Whereas the Hitman series was once renowned for stepping outside of the boundaries of the stealth genre, Absolution falls into the trappings of most stealth games in that you’ll find yourself feeling alienated until you’ve come to terms with the minutiae of the AI’s behaviour. It’s a videogame, full of videogame systems, and any steps taken towards a more realistic aesthetic have been lost in the mechanics’ move away from common sense.
In theory, the game’s mechanics are capable of giving us the best Hitman game to date. Unfortunately, that isn’t what we’ve been given. If there’s one major flaw with Absolution, it lies in the level design. As a substitute for Hitman‘s usual emergent sandboxes, we’re presented with an assortment of narrative focused scenarios that drift in and out of plausibility far too much. A large portion of the series’ charm lies in the realism of its environments – they’ve always been coloured by the wacky and wonderful, but never to the ridiculous extent portrayed in Absolution.
It was around the point at which I was sneaking into a Bond villain-calibre weapons lab, surrounded by exploding pigs, that I had to stop and think about what, exactly, the designers were hoping to achieve. The world around 47 has lost its sincerity, apparently devolving into absolute chaos in the six year gap between games, and as a result, there’s less fun to be found in bringing any of your own chaos into the mix. It’s hard to feel like a the sole chaotic element in a system when you’re confronted with a group of latex-clad super-nuns in an exploding pig factory.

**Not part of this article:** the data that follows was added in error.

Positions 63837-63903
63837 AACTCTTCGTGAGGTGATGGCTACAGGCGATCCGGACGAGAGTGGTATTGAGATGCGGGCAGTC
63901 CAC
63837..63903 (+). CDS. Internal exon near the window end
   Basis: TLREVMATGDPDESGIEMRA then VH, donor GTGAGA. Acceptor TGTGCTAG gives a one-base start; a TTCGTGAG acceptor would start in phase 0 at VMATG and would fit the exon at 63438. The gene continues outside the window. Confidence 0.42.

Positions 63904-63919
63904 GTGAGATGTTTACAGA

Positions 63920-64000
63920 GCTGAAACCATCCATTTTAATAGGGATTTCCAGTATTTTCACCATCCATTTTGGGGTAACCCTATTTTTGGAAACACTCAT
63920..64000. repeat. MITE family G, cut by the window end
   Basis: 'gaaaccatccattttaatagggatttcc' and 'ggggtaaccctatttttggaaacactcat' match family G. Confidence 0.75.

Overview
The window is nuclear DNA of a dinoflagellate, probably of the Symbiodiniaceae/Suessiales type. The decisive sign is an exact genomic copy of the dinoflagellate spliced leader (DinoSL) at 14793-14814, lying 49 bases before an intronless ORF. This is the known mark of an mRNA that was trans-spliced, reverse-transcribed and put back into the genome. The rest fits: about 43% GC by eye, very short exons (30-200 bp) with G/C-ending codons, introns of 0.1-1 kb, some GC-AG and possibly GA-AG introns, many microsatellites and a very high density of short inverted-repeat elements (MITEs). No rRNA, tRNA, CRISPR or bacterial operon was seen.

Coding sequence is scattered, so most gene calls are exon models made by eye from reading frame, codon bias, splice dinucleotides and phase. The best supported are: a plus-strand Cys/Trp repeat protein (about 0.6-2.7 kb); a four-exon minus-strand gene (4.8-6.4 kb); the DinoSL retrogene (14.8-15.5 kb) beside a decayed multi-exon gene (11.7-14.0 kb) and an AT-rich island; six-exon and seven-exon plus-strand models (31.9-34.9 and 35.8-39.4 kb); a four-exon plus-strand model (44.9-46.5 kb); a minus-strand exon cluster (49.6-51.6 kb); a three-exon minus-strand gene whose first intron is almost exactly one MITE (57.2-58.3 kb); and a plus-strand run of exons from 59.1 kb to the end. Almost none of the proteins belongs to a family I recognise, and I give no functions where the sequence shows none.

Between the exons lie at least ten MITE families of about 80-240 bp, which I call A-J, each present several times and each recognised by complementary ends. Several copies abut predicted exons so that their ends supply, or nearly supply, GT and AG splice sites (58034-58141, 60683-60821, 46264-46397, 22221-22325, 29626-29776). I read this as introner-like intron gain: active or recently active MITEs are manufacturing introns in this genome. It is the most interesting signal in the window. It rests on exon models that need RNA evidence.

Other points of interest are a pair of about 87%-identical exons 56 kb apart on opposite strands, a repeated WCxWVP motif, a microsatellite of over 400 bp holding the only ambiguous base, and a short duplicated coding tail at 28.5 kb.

Although plausibility is the least of Absolution’s concerns when even its flagship levels, such as the oft-publicised ‘Streets of Hope’, just feel limited in scope compared to the series’ previous attempts. Your options are no longer emergent, they’re scripted, a fact made blatantly obvious in the game’s new ‘challenges’ screen, which for the most part gives you a comprehensive outline of every way to approach a level, often limited to no more than eight or nine approaches. It has replay value, sure, but it’s all prescribed for you, set out in digestible chunks in the form of a dishearteningly uninspired list. The levels feel less dynamic – less like a closed system, and more like a traditional, Splinter Cell-style shadow run through the developer’s gauntlet.